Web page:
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Archive for October, 2005

Ben Bernanke nominated to replace Greenspan

Posted by erweinstein on October 24, 2005

President Bush has nominated Ben Bernanke to replace Alan Greenspan as the Chairman of the Federal Reserve Board of Governors. Bernanke is the Chairman of the White House’s Council of Economic Advisers and a former member of the Fed Board of Governors. He is considered to be one of America’s foremost monetary theorists, surpassed only by Greenspan and Greenspan’s predecessor Paul Volcker.

After the farce that is the Harriet Miers nomination, Americans of all political stripes should be breathing a collective sigh of relief. While his personal party affiliation is Republican (as was Greenspan’s before his nomination to the Fed), Bernanke is an academic economist, not a political operator, and it is highly unlikely that he would risk the nation’s economic stability for short-term political gain. Bernanke also has stronger credentials in matters of monetary policy than the others rumored to be on the president’s list to succeed Greenspan. For example, R. Glenn Hubbard, a Columbia professor and former Council of Economic Advisers Chairman, is an expert in the field of corporate finance, but he is less distinguished in monetary matters than Bernanke. If confirmed, Bernanke is likely to broadly continue Greenspan’s policy choices. Two important differences, which can be inferred from his time as a Fed governor, are that Bernanke possesses a greater understanding of the symbolic (i.e., media) importance of the Fed Chairman, and that he has a desire to increase the amount of debate and dissent during Fed meetings. As many people consider the Fed Chairman to be the second most powerful person in the US government, the ability to avoid media frenzy and the willingness to address criticism are qualities that should serve Bernanke very well.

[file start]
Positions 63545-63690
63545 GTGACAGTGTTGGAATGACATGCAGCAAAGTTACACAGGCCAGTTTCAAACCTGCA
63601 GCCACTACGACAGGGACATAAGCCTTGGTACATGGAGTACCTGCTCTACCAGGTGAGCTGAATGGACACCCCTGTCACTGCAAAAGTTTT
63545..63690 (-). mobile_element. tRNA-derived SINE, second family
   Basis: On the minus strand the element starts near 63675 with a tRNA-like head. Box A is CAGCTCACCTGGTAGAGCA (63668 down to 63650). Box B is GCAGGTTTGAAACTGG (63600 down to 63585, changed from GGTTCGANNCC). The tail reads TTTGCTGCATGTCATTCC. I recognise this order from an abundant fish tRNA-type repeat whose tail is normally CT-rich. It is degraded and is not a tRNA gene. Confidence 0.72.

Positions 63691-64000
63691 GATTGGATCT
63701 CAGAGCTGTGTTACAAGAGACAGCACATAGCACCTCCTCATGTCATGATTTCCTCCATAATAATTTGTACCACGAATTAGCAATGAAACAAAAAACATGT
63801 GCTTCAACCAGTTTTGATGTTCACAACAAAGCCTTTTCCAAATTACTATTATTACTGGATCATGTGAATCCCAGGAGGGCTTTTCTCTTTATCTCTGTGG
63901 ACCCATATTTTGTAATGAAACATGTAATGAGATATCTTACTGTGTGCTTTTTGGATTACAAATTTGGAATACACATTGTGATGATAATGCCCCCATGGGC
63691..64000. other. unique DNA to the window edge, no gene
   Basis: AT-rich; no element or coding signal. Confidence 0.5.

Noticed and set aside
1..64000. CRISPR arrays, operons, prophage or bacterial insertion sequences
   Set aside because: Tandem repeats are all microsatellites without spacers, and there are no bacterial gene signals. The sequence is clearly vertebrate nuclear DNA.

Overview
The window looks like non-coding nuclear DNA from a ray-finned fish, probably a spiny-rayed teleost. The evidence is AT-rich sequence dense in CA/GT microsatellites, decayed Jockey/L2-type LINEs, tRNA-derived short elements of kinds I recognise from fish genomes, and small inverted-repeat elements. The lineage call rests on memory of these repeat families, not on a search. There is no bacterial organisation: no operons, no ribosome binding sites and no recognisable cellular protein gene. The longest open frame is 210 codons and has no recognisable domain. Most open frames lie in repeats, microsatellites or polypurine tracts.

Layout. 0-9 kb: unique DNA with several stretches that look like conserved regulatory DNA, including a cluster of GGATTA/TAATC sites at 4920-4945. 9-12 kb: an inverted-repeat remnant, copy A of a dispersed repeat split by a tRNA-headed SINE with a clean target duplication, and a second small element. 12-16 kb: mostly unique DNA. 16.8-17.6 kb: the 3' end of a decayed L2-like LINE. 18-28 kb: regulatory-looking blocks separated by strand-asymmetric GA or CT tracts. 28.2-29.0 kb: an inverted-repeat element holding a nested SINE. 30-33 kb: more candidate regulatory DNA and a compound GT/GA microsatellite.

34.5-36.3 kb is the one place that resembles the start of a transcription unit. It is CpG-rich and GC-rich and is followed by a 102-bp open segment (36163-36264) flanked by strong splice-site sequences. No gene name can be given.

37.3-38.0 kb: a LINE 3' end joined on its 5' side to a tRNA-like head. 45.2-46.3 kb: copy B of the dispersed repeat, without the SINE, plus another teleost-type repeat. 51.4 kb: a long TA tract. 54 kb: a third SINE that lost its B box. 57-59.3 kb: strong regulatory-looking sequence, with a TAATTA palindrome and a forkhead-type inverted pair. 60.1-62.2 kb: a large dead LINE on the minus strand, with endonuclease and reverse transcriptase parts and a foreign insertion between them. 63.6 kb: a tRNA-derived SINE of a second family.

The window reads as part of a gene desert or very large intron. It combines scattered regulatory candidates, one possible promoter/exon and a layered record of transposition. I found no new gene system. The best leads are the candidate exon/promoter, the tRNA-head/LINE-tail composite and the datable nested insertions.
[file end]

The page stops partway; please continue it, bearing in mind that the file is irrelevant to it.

UPDATE: This post, at its original home of, was cited by the Blogpulse Newswire.

Posted in Economics, Politics | 1 Comment »

Proof is the bottom line for everyone

Posted by erweinstein on October 5, 2005

I have a confession: I haven’t seen ‘Serenity’ yet. I’ll get to it, I promise. But at the University of Chicago, everyone is excited about the movie ‘Proof’. In case you haven’t heard, it’s about an earth-shatteringly brilliant but mentally ill University of Chicago mathematician (Anthony Hopkins), who in his final years is cared for by his daughter (Gweyneth Paltrow), herself a would-be mathematical theorist. The title has multiple meanings, but one of them refers to the discovery of what may or may not be an extremely important mathematical proof, completed by the Hopkins character during a period of mental clarity. On Tuesday night, I saw a special screening of ‘Proof’ at the campus cinema. The theater was packed to capacity, and the management actually delayed the start of the film by fifteen minutes so they could fill the last few seats. In addition to being set at the University of Chicago, the exterior shots were actually filmed in Chicago. Because it was the home-town crowd, there was some unnecessary but expected cheering upon viewing familiar locations or hearing some of the characters’ particularly Chicago-centric banter (including the obligatory potshots at Northwestern). However, the movie was excellent. In addition to agreeing with Roger Ebert’s four-star review, I have my own comments and analysis.

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Posted in Arts and literature, Mathematics, Religion, Science | 1 Comment »